And finally, Duckworth notes that the last component of grit is hope. In her words, you must be an optimist; you must search out the temporary and specific causes of your suffering, to know what they are and to know how to address this suffering. In writer’s terms, this suffering might look like consistent querying without success or feedback that makes you feel like crawling under a rock.

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Now let’s apply these four components of grit to the “doneness” of written work.

Interest is maybe the lowest-hanging fruit of the bunch: Are you tired of thinking about the topic you’ve written about? Kind of done with the characters in the work? Have you told the story you feel you need to tell and fleshed out those characters to your satisfaction? Yes? Then check it off the list.

Practice. Do you feel like you’ve put all of your skills into this piece? Is there a form you haven’t tried yet that might suit this particular piece better than what you have now? Have you sought out feedback for this piece? These are all markers of diligent practice.

Purpose. A great many might start writing a story, essay, or poem for themselves. This isn’t a problem. In fact, it’s very common, Duckworth writes, to start out being really interested in an idea for the sake of one’s own interest in it. Later, a writer might eventually come around to see that it might do someone else good to hear the ideas or the story the writer is positing. And I think this is where the benchmark of purpose might be of most use for gauging doneness of a piece – can you see clearly how and who your work might benefit? If you can picture your audience, then your work might be another step closer to done.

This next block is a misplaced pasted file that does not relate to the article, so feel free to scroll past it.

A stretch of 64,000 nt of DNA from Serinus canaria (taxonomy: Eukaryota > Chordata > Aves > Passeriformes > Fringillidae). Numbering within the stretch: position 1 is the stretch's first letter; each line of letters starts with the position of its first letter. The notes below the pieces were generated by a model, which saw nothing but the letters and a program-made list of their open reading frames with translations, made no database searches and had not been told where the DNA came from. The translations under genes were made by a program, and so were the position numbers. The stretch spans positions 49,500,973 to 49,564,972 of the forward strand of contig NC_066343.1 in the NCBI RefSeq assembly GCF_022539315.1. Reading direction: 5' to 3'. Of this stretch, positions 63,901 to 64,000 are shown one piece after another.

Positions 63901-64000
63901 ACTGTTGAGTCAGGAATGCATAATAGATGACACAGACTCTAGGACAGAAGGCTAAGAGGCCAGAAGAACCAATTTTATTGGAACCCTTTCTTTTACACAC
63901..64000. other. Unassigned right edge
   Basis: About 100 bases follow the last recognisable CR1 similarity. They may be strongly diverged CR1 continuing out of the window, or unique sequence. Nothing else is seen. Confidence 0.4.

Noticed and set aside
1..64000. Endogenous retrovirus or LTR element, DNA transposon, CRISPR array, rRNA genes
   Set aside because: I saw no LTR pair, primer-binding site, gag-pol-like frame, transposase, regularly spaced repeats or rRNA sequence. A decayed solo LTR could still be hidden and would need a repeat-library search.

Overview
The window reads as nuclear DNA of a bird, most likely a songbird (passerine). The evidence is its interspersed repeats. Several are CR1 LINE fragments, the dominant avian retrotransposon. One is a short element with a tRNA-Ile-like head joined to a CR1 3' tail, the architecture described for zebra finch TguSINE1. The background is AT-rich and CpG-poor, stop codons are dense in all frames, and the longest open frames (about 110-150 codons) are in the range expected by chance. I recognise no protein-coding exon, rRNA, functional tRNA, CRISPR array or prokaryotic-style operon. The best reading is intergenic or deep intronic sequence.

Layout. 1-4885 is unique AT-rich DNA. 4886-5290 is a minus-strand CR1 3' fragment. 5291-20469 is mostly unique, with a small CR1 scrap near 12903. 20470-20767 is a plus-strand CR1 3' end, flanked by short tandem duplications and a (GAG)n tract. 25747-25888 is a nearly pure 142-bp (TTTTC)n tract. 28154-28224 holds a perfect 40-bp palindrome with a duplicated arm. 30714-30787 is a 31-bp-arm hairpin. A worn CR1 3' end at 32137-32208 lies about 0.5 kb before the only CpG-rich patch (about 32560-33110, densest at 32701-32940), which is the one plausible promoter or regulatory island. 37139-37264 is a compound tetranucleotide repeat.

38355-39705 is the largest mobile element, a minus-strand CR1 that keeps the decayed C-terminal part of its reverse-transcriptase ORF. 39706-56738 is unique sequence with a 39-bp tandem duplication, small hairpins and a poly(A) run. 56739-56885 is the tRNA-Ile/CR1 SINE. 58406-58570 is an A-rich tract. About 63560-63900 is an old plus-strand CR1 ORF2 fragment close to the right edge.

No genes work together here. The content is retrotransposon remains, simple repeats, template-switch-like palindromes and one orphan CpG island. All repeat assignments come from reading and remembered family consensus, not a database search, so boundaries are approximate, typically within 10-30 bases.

Hope is a tricky one, especially because Duckworth sums it up as “fall down seven times, get up eight.” This could mean that you keep on sending your work out on submission until you find someone who likes it and wants to publish it, thereby making it “done.” But I prefer to think of this last marker of hope in terms of learned optimism and learned helplessness. Learned helplessness is when you encounter trouble you can’t see your way out of so many times that you stop looking for solutions. If you encounter trouble seven times and you can’t get up seven times, well, you’re not going to know how to get up an eighth time, are you?

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But learned optimism is when you’ve worked your way out of a puzzle or a conundrum enough times that you train your brain to believe that there is always a solution.

So, what does that mean for doneness? Well, if you can’t think of another way to tell the story; if you can’t think of another dimension of it you want to explore; if you’ve exhausted all the solutions to all the problems you’ve presented in the work, then – maybe you’re done.

Writing and publishing aren’t science. You can’t stick a meat thermometer in a piece of work and go, “Yep. Totally ready for consumption.” But you can gauge it by some measure: Interest, practice, purpose, and hope are good places to start.

 

 

  Originally Published